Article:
Squamous cell carcinoma - Mariia Yuneva
Researchers have discovered that the two most common forms of lung cancer metabolise nutrients differently, revealing new vulnerabilities that could be exploited in future treatment for patients.
When cells become cancerous, they change their metabolism in order to grow rapidly and spread throughout the body. Previous studies suggested that the major subtypes of lung cancer differ metabolically, but exactly how they differ was unknown.
Adenocarcinoma - Mariia Yuneva
In a collaboration led by the Francis Crick Institute and the University of Kentucky, scientists have worked out how adenocarcinomas and squamous cell carcinomas in human patients metabolise nutrients. These are the two most common forms of lung cancer; around 40% of all lung cancers are adenocarcinomas while 30% are squamous cell carcinomas.
The research, published in the British Journal of Cancer, reveals that squamous cell carcinomas break down nutrients in a different way to adenocarcinomas and that it is linked to specific genetic events.
“Understanding how these cancers process nutrients could help us to develop new targeted treatments and lifestyle interventions," says Mariia Yuneva, group leader at the Crick and senior author of the study. "Our findings may also help to explain why these cancers respond to existing treatments in different ways."
In vivo systems
In order to study how tumours metabolise nutrients in the body, the team recruited lung cancer patients due to undergo surgery to remove their tumours. After 8 hours of fasting, and shortly before their surgery, half of the patients were injected with a non-radioactive labelled form of glucose, that would be taken up and metabolised by tumour cells.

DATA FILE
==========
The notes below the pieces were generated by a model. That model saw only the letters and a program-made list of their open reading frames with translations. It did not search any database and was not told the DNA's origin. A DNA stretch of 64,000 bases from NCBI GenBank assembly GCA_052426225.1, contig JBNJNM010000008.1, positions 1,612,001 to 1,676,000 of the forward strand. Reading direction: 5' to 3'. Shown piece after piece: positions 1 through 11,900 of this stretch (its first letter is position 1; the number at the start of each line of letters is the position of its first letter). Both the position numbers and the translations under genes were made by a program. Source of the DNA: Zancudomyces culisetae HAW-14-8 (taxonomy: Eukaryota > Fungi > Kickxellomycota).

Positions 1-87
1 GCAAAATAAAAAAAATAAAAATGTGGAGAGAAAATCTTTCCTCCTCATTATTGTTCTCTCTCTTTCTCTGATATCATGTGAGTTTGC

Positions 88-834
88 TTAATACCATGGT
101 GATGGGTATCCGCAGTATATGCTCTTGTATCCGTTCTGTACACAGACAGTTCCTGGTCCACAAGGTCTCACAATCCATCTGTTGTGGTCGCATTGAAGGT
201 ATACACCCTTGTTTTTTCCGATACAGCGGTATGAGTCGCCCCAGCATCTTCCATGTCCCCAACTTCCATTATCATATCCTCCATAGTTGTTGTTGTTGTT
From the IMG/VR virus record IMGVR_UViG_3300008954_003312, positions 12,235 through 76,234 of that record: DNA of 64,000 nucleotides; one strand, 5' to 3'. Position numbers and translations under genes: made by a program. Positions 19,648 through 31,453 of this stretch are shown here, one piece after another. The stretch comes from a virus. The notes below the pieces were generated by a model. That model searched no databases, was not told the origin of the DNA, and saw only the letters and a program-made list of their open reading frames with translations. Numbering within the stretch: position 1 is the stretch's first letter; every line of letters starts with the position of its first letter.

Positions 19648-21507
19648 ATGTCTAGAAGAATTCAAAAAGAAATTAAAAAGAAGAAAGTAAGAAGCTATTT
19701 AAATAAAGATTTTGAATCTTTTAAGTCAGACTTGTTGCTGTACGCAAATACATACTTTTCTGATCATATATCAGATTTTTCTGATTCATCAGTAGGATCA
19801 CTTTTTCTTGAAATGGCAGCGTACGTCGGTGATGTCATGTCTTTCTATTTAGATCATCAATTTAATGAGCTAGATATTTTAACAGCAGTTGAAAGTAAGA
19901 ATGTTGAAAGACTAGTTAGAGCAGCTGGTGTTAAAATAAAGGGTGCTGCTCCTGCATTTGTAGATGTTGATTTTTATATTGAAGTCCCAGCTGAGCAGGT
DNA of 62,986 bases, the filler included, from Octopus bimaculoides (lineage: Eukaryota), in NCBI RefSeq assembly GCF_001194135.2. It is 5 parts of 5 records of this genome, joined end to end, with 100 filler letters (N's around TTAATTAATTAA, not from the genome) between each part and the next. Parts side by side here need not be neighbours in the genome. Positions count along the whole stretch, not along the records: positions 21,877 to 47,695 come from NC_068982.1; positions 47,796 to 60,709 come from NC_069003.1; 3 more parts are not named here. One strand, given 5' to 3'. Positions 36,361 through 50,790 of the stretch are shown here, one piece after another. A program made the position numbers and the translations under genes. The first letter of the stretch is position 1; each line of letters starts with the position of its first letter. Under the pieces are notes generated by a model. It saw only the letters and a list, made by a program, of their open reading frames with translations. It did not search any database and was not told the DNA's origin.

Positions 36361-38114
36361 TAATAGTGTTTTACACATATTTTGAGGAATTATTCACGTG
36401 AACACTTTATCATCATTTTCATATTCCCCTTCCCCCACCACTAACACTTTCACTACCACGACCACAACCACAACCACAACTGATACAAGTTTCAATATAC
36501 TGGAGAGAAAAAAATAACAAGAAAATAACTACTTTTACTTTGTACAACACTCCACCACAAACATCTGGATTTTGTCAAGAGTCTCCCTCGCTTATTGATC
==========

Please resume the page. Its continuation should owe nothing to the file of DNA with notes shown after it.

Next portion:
The tumours removed during surgery were instantly frozen using liquid nitrogen, or sliced and kept in culture, and later analysed for metabolites and metabolic pathway activities. This analysis combined with gene analysis of publicly-available genetic data revealed a metabolic signature separating squamous cell carcinomas from adenocarcinomas. This metabolic signature also strongly correlated with higher levels of genes regulated by Notch signalling pathway, which can cause tumours to develop.
To further investigate the relationship between the Notch signalling pathway and metabolism in lung cancer, the team genetically modified mice to over-express NOTCH1, one of key Notch genes in lung cancers. The tumours that developed in the animals’ lungs had the same metabolic signature as the patients, reinforcing the link between these cancer-inducing pathways and metabolism.
Interestingly these findings could not be replicated in established cancer cell lines observed in the lab, emphasizing the importance of studying lung cancer metabolism in living animals and people.